Forgettable songs, weak story doom ‘Begin Again’
Much of Begin Again looks familiar. And it should. The new musical is the creation of writer-director John Carney, previously responsible for 2006’s similar, curiously overpraised Once.
Like its predecessor, Begin Again is not a musical comedy because the laughs are few. Unlike the semi-romantic Once, Carney’s new creation is more anti-romance that romantic. It’s just a pop musical draped lightly around an even lighter narrative.
Once centered on Dublin street performers. Begin Again takes place in Manhattan and concerns itself with housebroken performers who, at some point, also decide to take it outside. Again, one person is native and one an outsider.
With his two main characters, Carney supplies some thinly drawn characterizations to flesh out the spots in between his songs.
An over-energetic, but fun to watch, Mark Ruffalo plays Dan, a dysfunctional music executive strung so high, it’s hard to believe he can work. The night he is fired, he meets Gretta (Keira Knightley) when she sings in a club, a meeting Carney likes so much he shows it three times.
From there, it’s all about the music, man. Dan is determined to show his ex-boss (Yasiin Bey, formerly known as Mos Def) that he can still spot talent. So Dan aspires to produce an album by Greta, even if he has to call in favors, use nonprofessional musicians, and record the sessions guerrilla-style on New York streets.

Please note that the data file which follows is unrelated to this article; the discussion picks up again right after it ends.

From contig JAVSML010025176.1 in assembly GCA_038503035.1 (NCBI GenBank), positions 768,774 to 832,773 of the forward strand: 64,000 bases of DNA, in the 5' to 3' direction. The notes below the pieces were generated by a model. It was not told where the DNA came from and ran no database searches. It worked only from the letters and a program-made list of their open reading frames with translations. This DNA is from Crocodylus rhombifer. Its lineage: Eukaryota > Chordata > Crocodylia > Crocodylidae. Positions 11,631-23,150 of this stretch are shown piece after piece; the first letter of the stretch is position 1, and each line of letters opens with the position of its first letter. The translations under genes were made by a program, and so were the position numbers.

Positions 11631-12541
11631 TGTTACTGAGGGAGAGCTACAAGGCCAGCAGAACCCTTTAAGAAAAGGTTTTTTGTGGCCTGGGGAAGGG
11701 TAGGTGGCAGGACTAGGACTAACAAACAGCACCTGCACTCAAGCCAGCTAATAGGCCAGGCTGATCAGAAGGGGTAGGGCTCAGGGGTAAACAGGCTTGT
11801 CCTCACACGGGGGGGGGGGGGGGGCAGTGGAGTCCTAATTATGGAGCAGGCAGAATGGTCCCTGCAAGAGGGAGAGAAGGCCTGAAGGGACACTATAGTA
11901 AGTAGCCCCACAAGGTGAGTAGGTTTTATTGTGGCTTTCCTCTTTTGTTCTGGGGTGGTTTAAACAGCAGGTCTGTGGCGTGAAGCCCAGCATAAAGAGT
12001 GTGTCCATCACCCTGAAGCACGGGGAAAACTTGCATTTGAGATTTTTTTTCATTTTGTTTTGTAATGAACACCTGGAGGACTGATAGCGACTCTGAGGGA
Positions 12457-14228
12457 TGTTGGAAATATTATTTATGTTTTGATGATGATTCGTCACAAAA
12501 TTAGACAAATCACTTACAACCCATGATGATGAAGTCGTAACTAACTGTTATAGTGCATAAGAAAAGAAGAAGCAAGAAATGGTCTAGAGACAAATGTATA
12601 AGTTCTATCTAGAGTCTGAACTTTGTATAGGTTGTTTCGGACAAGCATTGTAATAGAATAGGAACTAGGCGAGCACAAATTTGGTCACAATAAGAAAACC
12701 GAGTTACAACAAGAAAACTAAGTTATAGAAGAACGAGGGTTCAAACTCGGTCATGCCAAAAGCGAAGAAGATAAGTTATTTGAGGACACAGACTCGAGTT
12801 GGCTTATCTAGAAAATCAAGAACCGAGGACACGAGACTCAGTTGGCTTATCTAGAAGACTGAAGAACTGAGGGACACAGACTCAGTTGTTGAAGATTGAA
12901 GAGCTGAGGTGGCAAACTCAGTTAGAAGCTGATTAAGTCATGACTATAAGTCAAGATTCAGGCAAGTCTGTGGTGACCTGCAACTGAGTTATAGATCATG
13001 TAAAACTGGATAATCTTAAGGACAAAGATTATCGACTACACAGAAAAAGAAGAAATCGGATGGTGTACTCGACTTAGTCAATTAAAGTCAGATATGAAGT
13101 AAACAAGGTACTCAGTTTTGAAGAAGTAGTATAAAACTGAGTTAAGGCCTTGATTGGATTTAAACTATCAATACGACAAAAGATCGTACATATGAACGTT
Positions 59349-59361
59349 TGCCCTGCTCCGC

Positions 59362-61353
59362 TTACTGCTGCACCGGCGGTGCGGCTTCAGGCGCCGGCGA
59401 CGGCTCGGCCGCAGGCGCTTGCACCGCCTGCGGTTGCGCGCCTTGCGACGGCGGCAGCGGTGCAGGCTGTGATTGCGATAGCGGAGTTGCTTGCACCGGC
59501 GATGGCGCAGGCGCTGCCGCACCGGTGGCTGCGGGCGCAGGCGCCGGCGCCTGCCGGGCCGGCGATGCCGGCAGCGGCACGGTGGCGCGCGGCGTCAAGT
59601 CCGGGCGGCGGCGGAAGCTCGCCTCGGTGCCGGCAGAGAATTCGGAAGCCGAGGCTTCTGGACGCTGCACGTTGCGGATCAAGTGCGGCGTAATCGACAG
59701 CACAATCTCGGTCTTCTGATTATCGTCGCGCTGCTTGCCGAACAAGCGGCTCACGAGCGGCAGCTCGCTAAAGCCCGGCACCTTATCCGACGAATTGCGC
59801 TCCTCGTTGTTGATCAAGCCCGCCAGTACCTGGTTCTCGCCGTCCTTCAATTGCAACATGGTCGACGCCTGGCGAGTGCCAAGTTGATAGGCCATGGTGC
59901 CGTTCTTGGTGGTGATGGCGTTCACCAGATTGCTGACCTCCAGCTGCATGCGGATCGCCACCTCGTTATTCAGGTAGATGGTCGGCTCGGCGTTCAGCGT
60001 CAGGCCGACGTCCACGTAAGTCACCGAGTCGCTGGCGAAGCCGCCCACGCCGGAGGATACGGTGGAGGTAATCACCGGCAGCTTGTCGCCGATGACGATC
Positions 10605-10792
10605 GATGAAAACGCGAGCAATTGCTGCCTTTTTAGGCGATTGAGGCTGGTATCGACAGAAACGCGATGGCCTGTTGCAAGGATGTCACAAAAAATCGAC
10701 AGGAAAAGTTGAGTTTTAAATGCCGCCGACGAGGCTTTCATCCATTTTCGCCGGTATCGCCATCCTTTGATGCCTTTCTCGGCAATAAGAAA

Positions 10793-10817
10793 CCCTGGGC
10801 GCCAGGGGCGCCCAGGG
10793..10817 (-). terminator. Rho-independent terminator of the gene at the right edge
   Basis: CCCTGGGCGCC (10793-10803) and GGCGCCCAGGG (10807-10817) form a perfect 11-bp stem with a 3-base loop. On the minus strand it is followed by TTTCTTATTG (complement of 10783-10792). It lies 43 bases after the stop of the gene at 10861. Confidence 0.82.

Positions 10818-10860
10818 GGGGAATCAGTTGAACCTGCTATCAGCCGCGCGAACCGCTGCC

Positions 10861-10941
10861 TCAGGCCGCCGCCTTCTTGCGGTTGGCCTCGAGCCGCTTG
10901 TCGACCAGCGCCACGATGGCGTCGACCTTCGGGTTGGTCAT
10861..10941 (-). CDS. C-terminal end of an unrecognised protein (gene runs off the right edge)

During all this, Greta frets about her philandering ex-boyfriend, Dave (Adam Levine), while Dan tries to become more of a father to his precocious teen daughter Violet (Hailee Steinfeld) and stay friends with his ex-wife, Miriam (Catherine Keener).
In the one memorable sequence, Greta and Dan make a Woody Allen-esque journey through Manhattan while listening to classics on their headsets. Except for these out-of-place nuggets, one forgettable song follows another.
But everything ends happily and predictably enough, sending the audience home smiling even if not much has gone on before.
BOO ALLEN is an award-winning film critic who has worked for the Denton Record-Chronicle for more than 20 years. He lives in Dallas.
Rated R, 104 minutes.
Now playing at the Angelika Plano.